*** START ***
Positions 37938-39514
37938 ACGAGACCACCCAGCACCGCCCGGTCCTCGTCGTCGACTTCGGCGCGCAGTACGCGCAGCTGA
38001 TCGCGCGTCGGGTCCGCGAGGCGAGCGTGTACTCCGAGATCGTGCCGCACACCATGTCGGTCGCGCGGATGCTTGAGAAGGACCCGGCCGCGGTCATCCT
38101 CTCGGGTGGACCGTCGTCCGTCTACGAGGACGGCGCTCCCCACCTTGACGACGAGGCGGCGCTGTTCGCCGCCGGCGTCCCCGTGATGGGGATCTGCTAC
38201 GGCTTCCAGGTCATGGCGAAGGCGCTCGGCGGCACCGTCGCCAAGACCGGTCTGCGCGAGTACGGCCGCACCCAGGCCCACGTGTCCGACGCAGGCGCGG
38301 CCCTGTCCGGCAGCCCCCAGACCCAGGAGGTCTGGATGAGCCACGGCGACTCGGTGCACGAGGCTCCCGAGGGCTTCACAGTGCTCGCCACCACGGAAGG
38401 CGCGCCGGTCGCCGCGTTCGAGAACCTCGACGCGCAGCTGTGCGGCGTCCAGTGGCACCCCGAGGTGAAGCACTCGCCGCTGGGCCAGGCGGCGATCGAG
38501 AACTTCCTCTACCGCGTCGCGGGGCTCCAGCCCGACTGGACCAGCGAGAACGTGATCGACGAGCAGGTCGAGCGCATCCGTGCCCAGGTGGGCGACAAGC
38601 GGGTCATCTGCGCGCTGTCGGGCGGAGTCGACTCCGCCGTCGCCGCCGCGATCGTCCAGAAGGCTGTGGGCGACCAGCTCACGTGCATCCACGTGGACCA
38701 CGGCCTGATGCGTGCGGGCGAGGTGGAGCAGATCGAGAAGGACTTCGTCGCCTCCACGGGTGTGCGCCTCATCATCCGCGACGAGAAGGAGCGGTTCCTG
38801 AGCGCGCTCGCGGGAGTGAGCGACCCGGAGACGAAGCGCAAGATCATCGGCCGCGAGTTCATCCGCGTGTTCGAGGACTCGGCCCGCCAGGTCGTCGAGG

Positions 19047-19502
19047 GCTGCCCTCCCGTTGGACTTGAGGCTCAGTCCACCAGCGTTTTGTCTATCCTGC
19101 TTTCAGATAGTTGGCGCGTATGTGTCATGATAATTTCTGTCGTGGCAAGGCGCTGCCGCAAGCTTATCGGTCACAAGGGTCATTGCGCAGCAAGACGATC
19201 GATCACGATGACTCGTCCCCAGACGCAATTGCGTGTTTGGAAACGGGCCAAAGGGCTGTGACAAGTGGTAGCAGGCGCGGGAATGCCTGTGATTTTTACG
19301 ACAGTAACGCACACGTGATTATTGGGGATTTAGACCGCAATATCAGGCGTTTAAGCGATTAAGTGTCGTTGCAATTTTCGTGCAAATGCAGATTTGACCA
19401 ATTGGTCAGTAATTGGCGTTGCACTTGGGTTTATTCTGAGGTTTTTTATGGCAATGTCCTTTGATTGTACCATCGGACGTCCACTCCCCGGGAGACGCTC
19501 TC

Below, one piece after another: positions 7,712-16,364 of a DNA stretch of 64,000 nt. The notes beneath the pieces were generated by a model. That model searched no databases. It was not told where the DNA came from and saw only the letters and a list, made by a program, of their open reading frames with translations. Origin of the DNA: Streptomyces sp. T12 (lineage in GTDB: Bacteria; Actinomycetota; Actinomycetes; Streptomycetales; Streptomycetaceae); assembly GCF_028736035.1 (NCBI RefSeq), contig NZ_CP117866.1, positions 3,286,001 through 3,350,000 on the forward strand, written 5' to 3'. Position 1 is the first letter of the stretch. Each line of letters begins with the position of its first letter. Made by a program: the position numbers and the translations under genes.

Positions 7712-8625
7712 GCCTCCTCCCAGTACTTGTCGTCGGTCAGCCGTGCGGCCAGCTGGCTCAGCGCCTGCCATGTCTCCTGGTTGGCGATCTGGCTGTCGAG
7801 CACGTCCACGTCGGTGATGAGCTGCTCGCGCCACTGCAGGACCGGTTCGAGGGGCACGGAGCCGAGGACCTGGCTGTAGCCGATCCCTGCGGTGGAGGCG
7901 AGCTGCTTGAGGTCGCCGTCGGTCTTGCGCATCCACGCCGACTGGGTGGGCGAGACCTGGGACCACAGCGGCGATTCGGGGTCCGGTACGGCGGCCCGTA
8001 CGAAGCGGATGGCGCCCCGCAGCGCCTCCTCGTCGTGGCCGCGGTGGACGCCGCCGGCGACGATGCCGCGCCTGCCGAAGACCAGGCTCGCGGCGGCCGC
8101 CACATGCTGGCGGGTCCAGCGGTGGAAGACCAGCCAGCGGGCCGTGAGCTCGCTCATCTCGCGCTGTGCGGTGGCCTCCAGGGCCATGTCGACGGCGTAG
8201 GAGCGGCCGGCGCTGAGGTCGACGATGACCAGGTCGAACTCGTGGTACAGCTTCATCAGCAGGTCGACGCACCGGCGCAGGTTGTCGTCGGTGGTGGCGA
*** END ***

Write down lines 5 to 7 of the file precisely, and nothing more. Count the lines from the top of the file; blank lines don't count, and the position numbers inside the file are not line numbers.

38201 GGCTTCCAGGTCATGGCGAAGGCGCTCGGCGGCACCGTCGCCAAGACCGGTCTGCGCGAGTACGGCCGCACCCAGGCCCACGTGTCCGACGCAGGCGCGG
38301 CCCTGTCCGGCAGCCCCCAGACCCAGGAGGTCTGGATGAGCCACGGCGACTCGGTGCACGAGGCTCCCGAGGGCTTCACAGTGCTCGCCACCACGGAAGG
38401 CGCGCCGGTCGCCGCGTTCGAGAACCTCGACGCGCAGCTGTGCGGCGTCCAGTGGCACCCCGAGGTGAAGCACTCGCCGCTGGGCCAGGCGGCGATCGAG